Three out of four people (73 per cent) say they would seek help from an IFA to help them predict how major life changes would impact their finances.
When dealing with crisis events — be it personal, such as divorce, or external economic problems like a market crash — savers and investors said they would prefer help from a human rather than a robo-adviser or automated service.
This trend is even apparent among millennials, who are often seen as being more comfortable with digital and robo-based solutions.
In fact one in four of those aged 34 or under said they would prefer to seek advice from a IFA, rather than a robo-adviser when it came to planning for their future. The research, by Scottish Widows, says it is clear they prefer the human input on a whole range of complex real-life scenarios – from getting married, starting a family or planning for their future. This is four times as many as those over 35.
Scottish Widows says these findings present an opportunity for advisers to offer a more holistic approach to financial planning, as just under half (45 per cent) of IFAs currently offer these types of scenario exercises.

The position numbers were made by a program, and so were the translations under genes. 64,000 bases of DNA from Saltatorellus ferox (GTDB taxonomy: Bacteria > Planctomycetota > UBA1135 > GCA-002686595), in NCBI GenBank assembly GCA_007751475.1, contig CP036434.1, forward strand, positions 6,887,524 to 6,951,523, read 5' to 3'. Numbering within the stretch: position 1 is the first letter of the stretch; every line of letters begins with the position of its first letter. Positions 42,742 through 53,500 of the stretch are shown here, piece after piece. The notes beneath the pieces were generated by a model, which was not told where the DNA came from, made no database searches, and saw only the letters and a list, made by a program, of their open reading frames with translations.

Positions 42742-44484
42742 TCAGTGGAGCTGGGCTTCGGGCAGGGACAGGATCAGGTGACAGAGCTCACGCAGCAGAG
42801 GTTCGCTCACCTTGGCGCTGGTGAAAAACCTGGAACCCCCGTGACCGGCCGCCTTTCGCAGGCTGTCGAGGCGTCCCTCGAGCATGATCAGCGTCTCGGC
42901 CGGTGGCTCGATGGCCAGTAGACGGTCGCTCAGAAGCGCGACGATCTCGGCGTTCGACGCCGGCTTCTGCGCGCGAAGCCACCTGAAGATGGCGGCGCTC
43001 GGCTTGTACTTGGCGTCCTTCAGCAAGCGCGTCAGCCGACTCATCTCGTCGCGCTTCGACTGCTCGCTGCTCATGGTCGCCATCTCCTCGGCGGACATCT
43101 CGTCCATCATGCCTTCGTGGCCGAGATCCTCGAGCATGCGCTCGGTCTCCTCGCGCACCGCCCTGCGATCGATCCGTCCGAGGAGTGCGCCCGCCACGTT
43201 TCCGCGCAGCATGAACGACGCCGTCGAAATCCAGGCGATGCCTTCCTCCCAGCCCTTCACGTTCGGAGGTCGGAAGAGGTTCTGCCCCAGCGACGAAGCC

However almost one in three (27 per cent) say they plan to do so in future.
The data shows that developing new ways to meet evolving needs of young people could re-shape the way IFAs work with clients, as new ways of communicating, the rise of responsible consumption and broader wellness trends impact customer expectations.
However, those aged 18-34 are much more open to new forms of communication.
When it comes to receiving annual statements, 20 per cent of people aged 18-34 said they would prefer to be contacted by an automated chatbot, almost three times the overall average of 7 per cent.
In a similar vein, more than one in 10 (17 per cent) of younger respondents said they would prefer to be contacted via social media, more than three times the overall average of 5 per cent
While a quarter (23 per cent) of people would like advice on how to invest ethically, this rises to a third (32 per cent) of those aged 18-34 – suggesting millennial-age customers value responsible consumption trends and ethical financial choices.
IFAs could benefit from showcasing how they can help younger customers invest, as four in 10 IFAs (42 per cent) said they are currently experiencing little demand for support in investing ethically.
Scottish Widows distribution director Jackie Leiper says: “The landscape of the advice market has changed dramatically in recent years, and is still evolving within a growing demographic that hasn’t traditionally had the same need for advice in the past.
“There will also be a greater need to create advice models that reflect the growing intergenerational opportunity around inheritance, and as a result we are seeing IFAs adapting to continue to provide valuable support at milestone moments and in between.”